"No. No way," Cameron stated with as much conviction as she could put in her voice. She was staring at a huge goggled face which was either screaming in terror or laughing in ecstasy. "You're taking me skydiving?" She couldn't pull her eyes from the billboard.

"Well, New Zealand isn't exactly a day trip," Chase said. He leaned one elbow on the steering wheel. "Bungee jumping is a great adrenaline rush, but there's not much in New Jersey. Hey, I've never been skydiving either, but I've got a mate from med school who's addicted to it."

"This is insane," Cameron managed to whisper. Her throat was starting to close up.

"No, this is what makes life interesting. Come on," Chase said, with surprising command. "Everything worth doing carries a risk." He got out of the car without waiting for her response.

The meth hadn't exactly been worth doing; the aftermath had truly sucked. Chase, on the other hand...well, like he said, it didn't suck. Cameron took a deep breath and opened the car door.

They were excellent students throughout the training session. They paid careful attention as the instructors explained each piece of gear. Chase said he had never been skydiving, but he was obviously comfortable with strapping himself into a safety harness. Cameron was reminded of Chase bashfully admitting his S&M dating experience, and she stifled a chuckle.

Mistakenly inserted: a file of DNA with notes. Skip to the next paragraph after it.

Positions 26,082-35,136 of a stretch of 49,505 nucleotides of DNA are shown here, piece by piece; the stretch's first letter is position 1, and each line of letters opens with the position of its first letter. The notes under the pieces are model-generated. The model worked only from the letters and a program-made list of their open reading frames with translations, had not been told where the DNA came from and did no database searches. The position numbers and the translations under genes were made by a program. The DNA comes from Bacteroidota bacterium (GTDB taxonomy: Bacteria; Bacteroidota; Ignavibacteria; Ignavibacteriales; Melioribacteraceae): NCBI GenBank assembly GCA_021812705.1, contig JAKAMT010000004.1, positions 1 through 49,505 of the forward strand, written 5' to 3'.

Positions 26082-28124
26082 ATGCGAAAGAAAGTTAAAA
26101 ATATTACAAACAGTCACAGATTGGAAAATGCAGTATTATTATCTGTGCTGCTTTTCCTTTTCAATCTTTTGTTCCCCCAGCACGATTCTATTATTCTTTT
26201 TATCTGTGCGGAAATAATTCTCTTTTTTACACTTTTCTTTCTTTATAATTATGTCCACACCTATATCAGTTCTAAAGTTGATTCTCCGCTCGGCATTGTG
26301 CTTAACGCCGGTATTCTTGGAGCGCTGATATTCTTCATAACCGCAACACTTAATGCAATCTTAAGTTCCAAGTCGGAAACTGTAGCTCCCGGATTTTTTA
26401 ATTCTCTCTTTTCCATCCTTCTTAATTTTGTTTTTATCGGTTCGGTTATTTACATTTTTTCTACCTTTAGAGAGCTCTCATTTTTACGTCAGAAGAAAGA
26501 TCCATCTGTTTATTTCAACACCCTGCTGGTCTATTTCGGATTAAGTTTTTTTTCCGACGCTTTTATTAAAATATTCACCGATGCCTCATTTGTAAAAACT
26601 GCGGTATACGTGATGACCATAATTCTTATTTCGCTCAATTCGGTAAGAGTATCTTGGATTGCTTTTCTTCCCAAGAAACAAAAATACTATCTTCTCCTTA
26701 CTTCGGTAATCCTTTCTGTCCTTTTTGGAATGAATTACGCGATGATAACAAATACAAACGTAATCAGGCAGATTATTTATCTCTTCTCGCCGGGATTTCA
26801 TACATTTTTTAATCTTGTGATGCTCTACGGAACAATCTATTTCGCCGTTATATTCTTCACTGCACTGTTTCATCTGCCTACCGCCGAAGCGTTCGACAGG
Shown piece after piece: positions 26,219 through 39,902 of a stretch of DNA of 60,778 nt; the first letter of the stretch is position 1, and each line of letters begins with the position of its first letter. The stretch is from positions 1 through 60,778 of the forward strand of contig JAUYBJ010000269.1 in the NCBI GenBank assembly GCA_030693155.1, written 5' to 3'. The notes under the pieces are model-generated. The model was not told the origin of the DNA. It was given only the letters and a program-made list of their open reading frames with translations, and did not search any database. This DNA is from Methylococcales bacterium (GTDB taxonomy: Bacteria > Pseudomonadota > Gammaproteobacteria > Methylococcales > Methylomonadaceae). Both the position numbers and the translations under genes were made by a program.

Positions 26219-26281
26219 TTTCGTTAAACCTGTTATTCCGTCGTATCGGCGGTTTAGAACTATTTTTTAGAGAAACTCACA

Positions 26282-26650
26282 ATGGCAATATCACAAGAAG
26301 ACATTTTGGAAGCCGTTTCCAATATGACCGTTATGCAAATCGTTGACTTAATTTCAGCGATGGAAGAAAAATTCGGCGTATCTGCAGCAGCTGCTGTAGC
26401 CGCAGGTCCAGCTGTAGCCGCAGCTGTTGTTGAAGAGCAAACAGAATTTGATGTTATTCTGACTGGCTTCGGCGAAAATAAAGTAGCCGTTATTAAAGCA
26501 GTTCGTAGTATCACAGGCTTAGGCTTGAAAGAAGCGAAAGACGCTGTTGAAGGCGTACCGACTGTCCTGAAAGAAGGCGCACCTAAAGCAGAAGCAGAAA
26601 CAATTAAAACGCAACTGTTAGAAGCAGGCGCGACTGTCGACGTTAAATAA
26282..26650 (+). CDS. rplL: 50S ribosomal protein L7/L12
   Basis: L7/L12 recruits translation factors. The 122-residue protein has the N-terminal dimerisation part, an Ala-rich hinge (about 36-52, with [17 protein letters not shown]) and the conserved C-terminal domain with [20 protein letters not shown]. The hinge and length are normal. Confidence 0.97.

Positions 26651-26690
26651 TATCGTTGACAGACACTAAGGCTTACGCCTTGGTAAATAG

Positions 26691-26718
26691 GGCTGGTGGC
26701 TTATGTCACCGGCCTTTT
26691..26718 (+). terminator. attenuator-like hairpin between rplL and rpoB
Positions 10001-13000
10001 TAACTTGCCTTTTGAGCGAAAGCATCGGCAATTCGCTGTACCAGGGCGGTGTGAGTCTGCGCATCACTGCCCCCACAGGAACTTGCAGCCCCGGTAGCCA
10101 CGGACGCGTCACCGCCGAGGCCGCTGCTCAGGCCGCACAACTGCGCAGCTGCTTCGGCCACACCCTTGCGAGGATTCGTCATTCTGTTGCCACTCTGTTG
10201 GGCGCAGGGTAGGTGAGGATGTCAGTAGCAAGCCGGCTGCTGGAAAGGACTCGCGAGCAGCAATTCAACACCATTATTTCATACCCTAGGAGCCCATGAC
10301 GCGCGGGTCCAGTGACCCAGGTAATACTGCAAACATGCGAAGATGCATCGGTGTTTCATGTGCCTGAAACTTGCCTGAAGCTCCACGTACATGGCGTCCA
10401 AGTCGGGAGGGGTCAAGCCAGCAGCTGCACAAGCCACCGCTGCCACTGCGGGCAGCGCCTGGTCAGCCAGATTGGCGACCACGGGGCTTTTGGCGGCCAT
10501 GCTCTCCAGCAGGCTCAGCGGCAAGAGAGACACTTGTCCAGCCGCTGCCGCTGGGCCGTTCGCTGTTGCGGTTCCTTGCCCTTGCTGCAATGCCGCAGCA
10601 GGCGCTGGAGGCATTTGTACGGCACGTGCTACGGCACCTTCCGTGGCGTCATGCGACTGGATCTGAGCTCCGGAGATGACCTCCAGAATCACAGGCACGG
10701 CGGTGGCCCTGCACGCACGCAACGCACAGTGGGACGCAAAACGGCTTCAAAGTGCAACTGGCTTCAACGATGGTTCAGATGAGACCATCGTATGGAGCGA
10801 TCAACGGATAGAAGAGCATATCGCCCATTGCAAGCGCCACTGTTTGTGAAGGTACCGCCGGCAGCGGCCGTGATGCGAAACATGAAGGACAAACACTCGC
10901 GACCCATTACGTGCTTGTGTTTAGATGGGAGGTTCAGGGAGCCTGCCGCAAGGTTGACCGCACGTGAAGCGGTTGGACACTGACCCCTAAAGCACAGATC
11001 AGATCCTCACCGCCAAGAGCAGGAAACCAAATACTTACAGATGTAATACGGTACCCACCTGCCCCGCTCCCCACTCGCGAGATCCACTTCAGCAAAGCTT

She tried not to think of all the sky above them as they walked across the tarmac.

Once on the small plane, Chase sat reassuringly close. The gear felt heavy and the helmet was awkward on her head. Sitting across from them, the instructors were chatting by shouting in each other's ears. Chase held her hand as the plane leveled out and the instructors motioned for them to stand up.

"Ladies first!" the lanky man who was Cameron's instructor shouted. He moved around behind her and began hooking himself to Cameron's rigging. She squeezed Chase's fingers between her own as Chase's instructor opened the jump door.

"This is insane!" she shouted at Chase. She thought briefly that at least if her eyes popped out in panic, they would be contained by the goggles.

Chase pushed his helmeted forehead against hers. "You can do this," he shouted back. When she started to shake her head, her helmet rolled against his. His voice cut through her panic. "Cameron, stop! Just let go."

"I can't!"

But Chase held up both her hands and nodded yes, she could. Then he let go of her, stepping back and away, and the instructor was shouting in her ear. Chase gave a goofy double thumbs-up, then he tilted his shoulders in an excellent imitation of House's lean.

That did it. Jumping out of a plane was easy compared to working with House. The reaction she'd get tomorrow in the Diagnostics office when casually announcing her skydiving experience was an added bonus. Returning Chase's grin, she straightened her shoulders and nodded to the instructor. Together they stepped to the door.

Cameron swallowed her heart as they fell forward into nothing.

Cat + Bath ?

"Hey, got a minute?"

Cameron looked up from her half-eaten lunch to see Dr. Wilson standing next to her table. "Sure," she said, smiling and motioning for him to sit across from her.